How Choreographer Martha Graham Named Aaron Copland’s American Classic, “Appalachian Spring”

By Stephen Raskauskas |

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Martha Graham Dance Company's Lloyd Mayor and Mariya Dashkina Maddux in "Appalachian Spring." (Hibbard Nash Photography)

When you think of Aaron Copland’s Appalachian Spring, do you think of iconic American landscapes? Would it surprise you to know that one of America’s most iconic musical works got its name after it was composed?

Appalachian Spring, though perhaps known best as an orchestral suite, was composed as a ballet for Martha Graham Dance Company  starring the company’s founder Martha Graham.

The Martha Graham Dance Company performs “Appalachian Spring” on the stage of the Library’s Coolidge Auditorium on Oct. 30, 1944. The Elizabeth Sprague Coolidge Foundation Collection, Music Division.

We can trace the development of the ballet’s music and scenario through detailed correspondence between Copland and Graham. Graham devised the scenario in which a young bride and groom begin their lives together in Pennsylvania farm country, surrounded by other members of their community: a pioneer woman, a preacher, and a group of women.

The composer referred to the piece as “Ballet for Martha,” according to the Library of Congress’s website, until Graham suggested a title herself. When Graham presented her choreography to Copland for the first time, she said she called the ballet Appalachian Spring after a line from a Hart Crane poem titled “The Dance”:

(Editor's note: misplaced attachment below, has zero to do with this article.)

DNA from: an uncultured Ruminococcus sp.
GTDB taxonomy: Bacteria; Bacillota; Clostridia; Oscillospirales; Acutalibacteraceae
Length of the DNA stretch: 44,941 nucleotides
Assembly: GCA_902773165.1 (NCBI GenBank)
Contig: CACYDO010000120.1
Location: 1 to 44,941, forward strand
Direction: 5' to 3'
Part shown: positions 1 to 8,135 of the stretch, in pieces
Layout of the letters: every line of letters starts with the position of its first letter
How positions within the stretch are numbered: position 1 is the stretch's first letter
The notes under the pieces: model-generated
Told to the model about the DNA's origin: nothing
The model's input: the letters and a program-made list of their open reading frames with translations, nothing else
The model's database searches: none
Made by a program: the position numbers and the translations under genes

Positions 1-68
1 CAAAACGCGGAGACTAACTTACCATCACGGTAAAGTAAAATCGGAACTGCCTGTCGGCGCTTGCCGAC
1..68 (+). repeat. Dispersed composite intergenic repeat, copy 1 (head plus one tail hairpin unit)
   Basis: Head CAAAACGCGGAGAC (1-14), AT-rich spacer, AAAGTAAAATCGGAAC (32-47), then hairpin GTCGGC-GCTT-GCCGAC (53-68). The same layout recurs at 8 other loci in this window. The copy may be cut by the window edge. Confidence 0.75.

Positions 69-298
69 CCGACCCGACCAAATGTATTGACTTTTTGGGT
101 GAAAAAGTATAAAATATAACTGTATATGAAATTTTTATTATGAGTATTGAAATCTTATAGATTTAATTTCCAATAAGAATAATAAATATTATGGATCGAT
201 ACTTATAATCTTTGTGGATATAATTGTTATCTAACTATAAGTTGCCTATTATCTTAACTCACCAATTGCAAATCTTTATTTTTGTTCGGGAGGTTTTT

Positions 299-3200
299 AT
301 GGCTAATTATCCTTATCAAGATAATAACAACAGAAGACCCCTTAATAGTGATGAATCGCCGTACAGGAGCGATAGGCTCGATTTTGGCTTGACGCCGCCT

O Appalachian Spring! I gained the ledge; Steep, inaccessible smile that eastward bends And northward reaches in that violet wedge of Adirondacks!

Janet Eilber, the current artistic director of MGDC, explained in an interview with WFMT that the poem does not have anything to with the choreography, Graham just liked the title. Graham’s name has stuck since it premiered October 30, 1944. The following year, the ballet won the Pulitzer Prize in Music.

Today when you hear Appalachian Spring, you are likely listening to Copland’s orchestral suite arranged from the ballet, which is about 10 minutes shorter. The most famous section of the suite is the seventh, containing the composer’s variations on the Shaker melody “The Gift to Be Simple.”

You might still think of “purple mountain majesties” anytime you hear the music to the ballet. But Graham’s choreography has a majesty of its own that is just as inspirational as Copland’s score. Watch the full ballet below.